No Child Left Behind: School districts react to state's waiver from federal requirements
Some school districts in the area are feeling relief that they no longer need to meet the 2014 goal of 100 percent proficiency.
President Barack Obama announced Thursday that Minnesota was among a list of states that are waived of the strict requirements of the No Child Left Behind law.
For districts that receive Title I funding, dollars given based on the percentage of students who receive free- or reduced-priced meals, the waiver means they will be free of some of the consequences for not making Annual Yearly Progress.
As part of the No Child Left Behind requirements, districts that did not meet proficiency standards two years in a row were required to put aside a chunk of Title I dollars for extra teacher training.
Because Bemidji School District did not meet proficiency standards two years in a row, it was required to set aside 10 percent of its Title I dollars to pay for providing extra teacher training, according to Kathy Palm, the district's director of curriculum.
"That amounted to $140,000, a pretty significant amount," she said.
Now, with the waiver in place, she said the school district will not have to set aside that money.
"Now we can focus on serving kids," she said.
Palm said removing the 2014 goal of having 100 percent proficiency will also allow the school district to set more realistic goals.
"At least now we're striving for manageable goals," she said.
Cass Lake-Bena School District Superintendent Anita Grace said she doesn't expect the waiver will change the path the high school has been on to increase proficiency rates.
As part of the federal government's $34 million School Improvement Grants program, which was authorized under the No Child Left Behind Act, the district chose to follow one of four turnaround strategies prescribed by the U.S. Department of Education to receive grant funding.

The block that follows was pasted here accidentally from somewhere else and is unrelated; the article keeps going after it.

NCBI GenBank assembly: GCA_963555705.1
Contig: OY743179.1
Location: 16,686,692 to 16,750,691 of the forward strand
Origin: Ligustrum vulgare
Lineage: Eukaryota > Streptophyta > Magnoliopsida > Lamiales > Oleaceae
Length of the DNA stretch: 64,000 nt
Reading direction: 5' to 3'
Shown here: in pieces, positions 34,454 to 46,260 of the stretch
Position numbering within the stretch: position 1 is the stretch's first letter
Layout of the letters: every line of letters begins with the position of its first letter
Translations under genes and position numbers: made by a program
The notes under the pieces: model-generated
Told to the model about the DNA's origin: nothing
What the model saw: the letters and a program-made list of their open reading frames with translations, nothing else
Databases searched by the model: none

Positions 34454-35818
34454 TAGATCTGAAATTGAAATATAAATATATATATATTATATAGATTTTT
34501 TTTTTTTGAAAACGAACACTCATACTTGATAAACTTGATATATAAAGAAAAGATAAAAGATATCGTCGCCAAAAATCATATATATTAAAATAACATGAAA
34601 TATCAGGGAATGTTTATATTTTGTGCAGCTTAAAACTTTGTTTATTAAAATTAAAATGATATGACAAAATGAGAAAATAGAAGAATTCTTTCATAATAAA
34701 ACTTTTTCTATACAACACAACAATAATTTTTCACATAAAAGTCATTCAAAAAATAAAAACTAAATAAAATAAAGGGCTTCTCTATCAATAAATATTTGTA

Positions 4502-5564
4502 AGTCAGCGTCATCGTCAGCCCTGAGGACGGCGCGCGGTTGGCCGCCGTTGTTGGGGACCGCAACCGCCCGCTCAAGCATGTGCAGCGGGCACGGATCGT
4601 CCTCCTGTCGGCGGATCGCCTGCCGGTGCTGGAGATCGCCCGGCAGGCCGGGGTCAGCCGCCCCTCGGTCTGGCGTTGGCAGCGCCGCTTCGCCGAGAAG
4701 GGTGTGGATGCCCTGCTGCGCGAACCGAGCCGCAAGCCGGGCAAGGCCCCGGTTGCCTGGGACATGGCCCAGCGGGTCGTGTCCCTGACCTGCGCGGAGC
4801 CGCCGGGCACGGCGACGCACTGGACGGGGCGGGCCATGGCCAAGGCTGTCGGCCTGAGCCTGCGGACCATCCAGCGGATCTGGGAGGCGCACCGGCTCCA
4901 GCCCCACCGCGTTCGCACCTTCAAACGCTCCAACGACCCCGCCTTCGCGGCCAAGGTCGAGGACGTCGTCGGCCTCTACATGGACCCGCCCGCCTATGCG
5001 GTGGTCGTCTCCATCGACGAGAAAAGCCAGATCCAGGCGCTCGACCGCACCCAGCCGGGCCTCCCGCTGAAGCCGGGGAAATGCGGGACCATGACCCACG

As part of this plan, the district brought in educational consultants and developed a teacher evaluation system, according to Grace.
"Because we're involved with school improvement, we've already been doing a lot of the requirements that enabled the state to receive the waiver from No Child Left Behind," she said. "We have a research-based evaluation in place, as well as professional learning communities, and the consultants are working beyond the high school now."
Steve Wymore, superintendent of Red Lake School District, said the waiver will mean Ponemah Elementary and Red Lake High School will be designated by the Minnesota Department of Education as "focus schools" because they have been implementing school turnaround methods.
He expects the state Department of Education to be more prescriptive in helping some districts to improve student proficiency.
"We expect to continue working toward achieving higher standards and having effective school leadership," Wymore said.
Scott Anderson, director of Schoolcraft Learning Community, said he expects the waiver will have "pretty minimal impact" on the district.
"There are still the test scores and the paper-type approach that will still be a motivator at times for school districts," he said.
The waiver will allow the state to begin implementing its own accountability system for Minnesota schools and give school boards flexibility to implement education reforms to improve education.
Anderson said charter schools around the state are working toward defining what it means to be a quality school.
"Rather than legislators saying these are guidelines for a successful school, we would get to design our own schools," he said.
Anderson said Schoolcraft Learning Community has adopted "end policies," a list of goals students who attend the school from kindergarten through eighth grade are expected to meet.
"Rather than achieving test scores, these are skills we want students to have success in," he said.
For more details on Minnesota's granted federal waiver, visit http://education.state.mn.us.